One of the first things you should do when planning a vacation to a hurricane-prone area is to find out what happens if a storm does form. Whether you're dealing with a resort in Jamaica, a cruise through the Bahamas or a hotel of the Gulf Coast, find out what their contingency plans are in case of a hurricane. Some places have hurricane policies that will instantly cancel and refund your trip once a hurricane starts to form. Others will only cancel if the storm track is very likely to make contact where you are staying. Some won't keep you covered at all. Before you put deposits down on anything, be sure you know what will happen if you decide you need to cancel your trip, or if they decided they will cancel it for you.

2. Buy travel insurance

Even if your destination has a good cancelation policy, and especially if it doesn't, you need to get supplemental travel insurance to keep yourself protected. If you're flying to a destination that has clear weather, but your point of origin is canceling flights because of an impending storm, your vacation spot may decline to cover any time lost while you're stranded at the airport. Perhaps a storms seems likely to make landfall but the resort you're heading to insists the threat isn't strong enough to refund your reservation. You may feel unsafe enough that you want to cancel your trip anyway. By securing a travel insurance plan that includes hurricane coverage, you can recoup any losses if you do need to cancel or postpone your trip. So you can plan ahead for that late-summer getaway without it being a gamble.

3. Have an evacuation plan

Trying to ride out a storm, especially in a location where you can't control the security of your housing, can be incredibly dangerous. Hurricanes have been known to level buildings, cover cities in floodwater and send debris flying through the air at violent speeds. If you are traveling to a new location during hurricane season, you need to craft an evacuation plan first. Research how you'll be able to leave the location if a storm is forecast - this could mean knowing which roads will lead you inland, or finding out how to book a last-minute flight if you need to get off a small island. You may decide you want to pick a different vacation spot if it seems that it will be difficult to make a quick getaway if you need to leave before a hurricane hurts.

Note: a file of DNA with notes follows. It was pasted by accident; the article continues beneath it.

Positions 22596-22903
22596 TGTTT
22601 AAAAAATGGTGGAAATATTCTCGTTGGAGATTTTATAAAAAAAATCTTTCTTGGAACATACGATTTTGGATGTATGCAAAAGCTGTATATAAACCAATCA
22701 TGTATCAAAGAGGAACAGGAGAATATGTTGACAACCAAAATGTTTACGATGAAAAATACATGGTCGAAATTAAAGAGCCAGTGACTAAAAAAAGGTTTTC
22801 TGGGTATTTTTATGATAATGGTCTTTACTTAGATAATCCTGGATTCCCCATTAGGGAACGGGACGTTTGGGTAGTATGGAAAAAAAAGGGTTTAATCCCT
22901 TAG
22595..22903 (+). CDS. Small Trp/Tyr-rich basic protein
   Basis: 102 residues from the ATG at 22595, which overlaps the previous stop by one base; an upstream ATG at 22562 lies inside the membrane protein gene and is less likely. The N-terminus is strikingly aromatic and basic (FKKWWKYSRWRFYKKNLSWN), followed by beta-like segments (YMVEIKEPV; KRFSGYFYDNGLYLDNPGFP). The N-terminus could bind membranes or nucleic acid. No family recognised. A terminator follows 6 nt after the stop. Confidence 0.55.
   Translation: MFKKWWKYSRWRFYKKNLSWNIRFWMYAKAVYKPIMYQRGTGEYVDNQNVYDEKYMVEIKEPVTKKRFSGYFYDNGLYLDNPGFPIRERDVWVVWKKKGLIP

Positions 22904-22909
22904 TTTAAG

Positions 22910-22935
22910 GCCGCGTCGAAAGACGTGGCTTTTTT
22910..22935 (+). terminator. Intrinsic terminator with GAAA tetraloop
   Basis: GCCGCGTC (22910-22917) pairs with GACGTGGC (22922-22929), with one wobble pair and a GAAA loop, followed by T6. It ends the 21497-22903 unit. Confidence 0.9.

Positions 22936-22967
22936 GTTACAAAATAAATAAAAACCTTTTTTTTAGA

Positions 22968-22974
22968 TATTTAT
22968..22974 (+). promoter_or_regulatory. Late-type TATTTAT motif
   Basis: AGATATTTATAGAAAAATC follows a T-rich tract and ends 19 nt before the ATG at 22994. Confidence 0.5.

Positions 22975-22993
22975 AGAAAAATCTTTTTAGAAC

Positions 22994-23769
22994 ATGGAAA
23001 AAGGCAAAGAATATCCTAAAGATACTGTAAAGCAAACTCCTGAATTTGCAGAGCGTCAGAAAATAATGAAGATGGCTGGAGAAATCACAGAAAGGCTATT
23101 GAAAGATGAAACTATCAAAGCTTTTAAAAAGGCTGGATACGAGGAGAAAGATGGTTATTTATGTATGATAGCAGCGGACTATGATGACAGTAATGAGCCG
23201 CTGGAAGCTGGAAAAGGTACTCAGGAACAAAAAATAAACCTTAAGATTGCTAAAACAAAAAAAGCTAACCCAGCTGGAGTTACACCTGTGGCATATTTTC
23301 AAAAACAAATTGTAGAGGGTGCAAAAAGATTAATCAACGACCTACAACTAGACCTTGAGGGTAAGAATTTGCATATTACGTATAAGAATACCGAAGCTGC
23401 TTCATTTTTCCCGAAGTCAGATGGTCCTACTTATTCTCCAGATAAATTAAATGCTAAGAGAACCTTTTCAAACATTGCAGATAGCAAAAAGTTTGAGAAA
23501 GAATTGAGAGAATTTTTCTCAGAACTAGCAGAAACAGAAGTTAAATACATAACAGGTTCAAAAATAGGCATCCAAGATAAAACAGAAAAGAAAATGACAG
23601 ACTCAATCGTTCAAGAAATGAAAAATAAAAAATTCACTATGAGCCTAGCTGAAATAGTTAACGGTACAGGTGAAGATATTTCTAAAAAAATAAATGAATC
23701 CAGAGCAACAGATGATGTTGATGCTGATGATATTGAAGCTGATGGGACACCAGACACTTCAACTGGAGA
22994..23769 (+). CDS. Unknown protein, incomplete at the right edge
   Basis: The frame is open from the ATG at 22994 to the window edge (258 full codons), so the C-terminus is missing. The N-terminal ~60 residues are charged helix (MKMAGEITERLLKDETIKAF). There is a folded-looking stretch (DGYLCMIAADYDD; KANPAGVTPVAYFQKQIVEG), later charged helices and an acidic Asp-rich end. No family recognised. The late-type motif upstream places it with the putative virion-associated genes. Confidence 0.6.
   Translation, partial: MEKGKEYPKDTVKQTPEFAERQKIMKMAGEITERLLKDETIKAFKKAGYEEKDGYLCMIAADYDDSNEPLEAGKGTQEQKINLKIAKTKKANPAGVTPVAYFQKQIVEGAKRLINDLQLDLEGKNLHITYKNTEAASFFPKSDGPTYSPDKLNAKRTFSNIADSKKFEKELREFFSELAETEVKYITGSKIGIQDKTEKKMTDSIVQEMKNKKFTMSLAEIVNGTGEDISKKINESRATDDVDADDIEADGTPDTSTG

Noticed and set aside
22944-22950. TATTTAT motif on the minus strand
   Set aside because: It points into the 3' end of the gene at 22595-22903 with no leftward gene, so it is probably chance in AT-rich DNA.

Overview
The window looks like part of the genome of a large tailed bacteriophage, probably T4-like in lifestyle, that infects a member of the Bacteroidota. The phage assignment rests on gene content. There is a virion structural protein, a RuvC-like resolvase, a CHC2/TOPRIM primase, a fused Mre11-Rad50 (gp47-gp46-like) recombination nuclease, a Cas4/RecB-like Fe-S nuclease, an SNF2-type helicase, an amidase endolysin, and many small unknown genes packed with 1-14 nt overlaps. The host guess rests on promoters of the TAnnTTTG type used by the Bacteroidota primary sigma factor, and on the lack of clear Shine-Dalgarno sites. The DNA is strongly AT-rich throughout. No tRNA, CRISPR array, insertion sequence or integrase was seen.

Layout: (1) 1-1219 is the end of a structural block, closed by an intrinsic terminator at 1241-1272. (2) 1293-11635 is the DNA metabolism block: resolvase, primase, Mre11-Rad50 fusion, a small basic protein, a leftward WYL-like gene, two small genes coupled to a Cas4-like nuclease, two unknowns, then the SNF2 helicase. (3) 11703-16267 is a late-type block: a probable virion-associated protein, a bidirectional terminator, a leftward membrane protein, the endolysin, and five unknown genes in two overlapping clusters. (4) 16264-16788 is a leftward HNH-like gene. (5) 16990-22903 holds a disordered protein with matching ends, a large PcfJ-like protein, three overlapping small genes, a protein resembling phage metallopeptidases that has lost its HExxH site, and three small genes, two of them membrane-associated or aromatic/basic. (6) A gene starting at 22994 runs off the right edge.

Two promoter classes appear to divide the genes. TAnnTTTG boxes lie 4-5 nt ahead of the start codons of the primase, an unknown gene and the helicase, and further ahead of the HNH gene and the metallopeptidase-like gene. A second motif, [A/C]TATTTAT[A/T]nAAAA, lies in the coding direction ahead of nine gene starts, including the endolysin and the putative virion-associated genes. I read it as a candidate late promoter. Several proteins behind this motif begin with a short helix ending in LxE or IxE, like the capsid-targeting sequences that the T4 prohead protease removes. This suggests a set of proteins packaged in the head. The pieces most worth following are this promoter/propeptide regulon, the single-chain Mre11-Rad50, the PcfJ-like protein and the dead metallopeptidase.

4. Check the forecast

Before you go on vacation, look at the weather forecasts for your departing location and your destination. Hurricanes take a few days to start forming, so you should have advanced notice if there's anything you need to be on the lookout for. Once you arrive, keep tabs on the track of any forming storms, or look for news that a storm may be building. This will help you make informed decisions about whether or not you need to cancel a trip or plan for an evacuation once you're already there.

Remember that a hurricane doesn't just need to be heading toward your destination to impact your vacation - a large storm can set of a chain-reaction of flight cancelations or other disruptions to your plans. As such, you should keep a close eye on events that can trigger travel problems, even if you don't think they may end up inhibiting your specific travel itinerary.

You should also monitor any storms that happen before your trip. If your destination was recently impacted by a bad storm, it may not be an ideal time to go through with your vacation. Hurricane season doesn't need to keep you from going on that tropical vacation you've always dreamed of - just take the necessary precautions before you go to make sure that you stay protected.

Contact your travel insurance provider for further assistance.

The information contained here is provided by Brafton. AIG Travel assumes no responsibility for the use, accuracy, or interpretation of the information contained herein.